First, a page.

Sunday, July 28, 2019

Psalm 80.1-2, 18-19: Ancient Vines, Ancient Cultures

Psalm 80 (verse 8) speaks of a vine, and Isaiah 5:1-7 uses the image of a vineyard. The Psalm calls upon the shepherd of Israel to remember the vine that was brought out of Egypt. One wonders about the mixed metaphor of God as shepherd and the nation as vine/vineyard, but the juxtaposition made me wonder, could the undifferentiated "vine" in Psalm 80 be a grape vine, which could be brought out of Egypt and beget a vineyard in Israel? Were there grapevines in Egypt?

Spoiler alert: yes. And no.

The cultivation of vines was certainly known in Egypt by the time of an ancient Egyptian official named Nakht. The walls of his tomb in Thebes is covered with paintings, including the one below that shows people tending grapes on the vine, stomping the grapes, performing the ancient equivalent of "bottling" the wine.
Tomb of Nakht. Wall painting. Thebes, Egypt. 
In an interesting twist, though, it may be that the (grape)vine that was brought out of Egypt came from Palestine in the first place. In time, there was a thriving wine business in Egypt, but archaeological finds have led to some questions about the origin of the industry. Clay jars found in the tomb of an early Egyptian king (possibly known as Scorpion I) were analyzed to determine the origin of the clay. The jars matched no identifiable Egyptian clay. It did, however, match clays associated with the southern coastal plain and lowlands of Israel. There is evidence that this region did practice grapevine transplanting.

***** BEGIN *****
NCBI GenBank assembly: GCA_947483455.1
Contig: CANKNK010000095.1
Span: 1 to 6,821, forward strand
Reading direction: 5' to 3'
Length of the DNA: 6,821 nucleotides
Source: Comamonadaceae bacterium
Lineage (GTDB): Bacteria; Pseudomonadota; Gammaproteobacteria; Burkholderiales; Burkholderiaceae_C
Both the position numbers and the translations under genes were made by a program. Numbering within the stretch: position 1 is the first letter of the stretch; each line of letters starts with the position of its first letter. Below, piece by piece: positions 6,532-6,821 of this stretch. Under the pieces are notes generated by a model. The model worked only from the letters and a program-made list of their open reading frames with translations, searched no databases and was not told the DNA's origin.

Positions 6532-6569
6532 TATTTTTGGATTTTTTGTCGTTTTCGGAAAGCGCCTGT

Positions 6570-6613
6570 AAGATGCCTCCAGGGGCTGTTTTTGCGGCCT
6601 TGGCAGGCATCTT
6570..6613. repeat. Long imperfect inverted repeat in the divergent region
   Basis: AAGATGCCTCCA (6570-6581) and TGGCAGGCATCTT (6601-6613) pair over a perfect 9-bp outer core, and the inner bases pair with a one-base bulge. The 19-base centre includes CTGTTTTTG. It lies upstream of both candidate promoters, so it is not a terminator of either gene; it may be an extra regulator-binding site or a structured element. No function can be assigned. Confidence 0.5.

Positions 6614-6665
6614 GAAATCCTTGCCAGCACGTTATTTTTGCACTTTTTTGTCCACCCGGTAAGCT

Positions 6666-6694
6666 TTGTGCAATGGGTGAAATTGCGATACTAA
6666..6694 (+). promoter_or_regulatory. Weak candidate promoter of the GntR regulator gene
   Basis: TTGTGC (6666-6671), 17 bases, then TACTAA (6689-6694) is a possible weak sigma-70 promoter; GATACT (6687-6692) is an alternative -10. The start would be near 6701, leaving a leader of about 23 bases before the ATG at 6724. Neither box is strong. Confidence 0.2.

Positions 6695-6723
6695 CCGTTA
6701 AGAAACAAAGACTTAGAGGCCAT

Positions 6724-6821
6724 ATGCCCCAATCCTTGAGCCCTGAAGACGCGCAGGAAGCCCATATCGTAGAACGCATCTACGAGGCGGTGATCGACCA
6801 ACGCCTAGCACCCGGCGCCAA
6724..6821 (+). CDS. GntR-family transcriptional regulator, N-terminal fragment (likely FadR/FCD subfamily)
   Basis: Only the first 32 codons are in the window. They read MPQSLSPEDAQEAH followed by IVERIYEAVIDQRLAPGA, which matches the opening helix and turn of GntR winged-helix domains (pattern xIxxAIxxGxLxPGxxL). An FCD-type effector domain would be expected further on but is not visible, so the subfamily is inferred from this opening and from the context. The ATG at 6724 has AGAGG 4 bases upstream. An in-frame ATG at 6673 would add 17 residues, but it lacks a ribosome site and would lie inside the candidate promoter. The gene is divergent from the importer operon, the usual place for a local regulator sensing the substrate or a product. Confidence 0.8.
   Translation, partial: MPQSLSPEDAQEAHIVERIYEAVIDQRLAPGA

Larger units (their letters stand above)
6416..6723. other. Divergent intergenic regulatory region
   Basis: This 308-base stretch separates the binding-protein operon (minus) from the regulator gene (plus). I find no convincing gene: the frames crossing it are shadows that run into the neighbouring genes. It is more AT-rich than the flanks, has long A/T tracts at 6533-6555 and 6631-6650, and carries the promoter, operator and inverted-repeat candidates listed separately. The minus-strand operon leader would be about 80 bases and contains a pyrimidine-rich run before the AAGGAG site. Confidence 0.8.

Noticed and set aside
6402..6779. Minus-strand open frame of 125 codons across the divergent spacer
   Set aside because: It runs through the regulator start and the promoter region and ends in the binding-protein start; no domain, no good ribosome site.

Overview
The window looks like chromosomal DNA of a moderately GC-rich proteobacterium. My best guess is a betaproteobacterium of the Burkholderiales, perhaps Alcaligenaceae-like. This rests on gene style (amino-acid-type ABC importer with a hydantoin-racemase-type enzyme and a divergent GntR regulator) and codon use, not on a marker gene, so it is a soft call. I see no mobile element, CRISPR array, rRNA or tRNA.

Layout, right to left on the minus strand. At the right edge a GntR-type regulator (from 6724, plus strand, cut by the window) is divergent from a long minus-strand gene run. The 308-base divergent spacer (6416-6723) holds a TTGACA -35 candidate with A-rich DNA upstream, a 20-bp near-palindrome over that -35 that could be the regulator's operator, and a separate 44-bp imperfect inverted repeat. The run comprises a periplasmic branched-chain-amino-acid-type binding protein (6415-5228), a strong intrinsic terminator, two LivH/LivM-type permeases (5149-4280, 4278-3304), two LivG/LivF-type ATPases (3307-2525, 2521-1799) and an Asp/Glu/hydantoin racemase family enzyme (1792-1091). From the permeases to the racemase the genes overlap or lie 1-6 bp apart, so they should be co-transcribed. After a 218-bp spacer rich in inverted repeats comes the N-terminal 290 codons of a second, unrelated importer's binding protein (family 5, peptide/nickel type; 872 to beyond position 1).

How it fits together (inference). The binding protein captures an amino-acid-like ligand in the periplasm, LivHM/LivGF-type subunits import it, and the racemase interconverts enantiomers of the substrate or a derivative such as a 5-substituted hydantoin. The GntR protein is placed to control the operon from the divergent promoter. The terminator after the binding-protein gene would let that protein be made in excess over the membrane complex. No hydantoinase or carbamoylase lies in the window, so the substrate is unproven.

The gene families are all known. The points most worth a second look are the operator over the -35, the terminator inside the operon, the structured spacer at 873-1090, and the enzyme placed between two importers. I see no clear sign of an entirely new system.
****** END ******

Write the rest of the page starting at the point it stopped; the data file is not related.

So the psalmist sang of the vine that God brought out of Egypt and planted in Israel. Getting to the land of promise seems really to be a homecoming.

You can read more about wine, wine jars, and the possibility of an Israel-ancient Egypt wine connection here.

For thoughts on clouds in Luke 12:49-56 and Hebrews 11:29-12:2, click here.
For thoughts on the vineyard of Isaiah 5:1-7, see Art&Faith Matters on Facebook.

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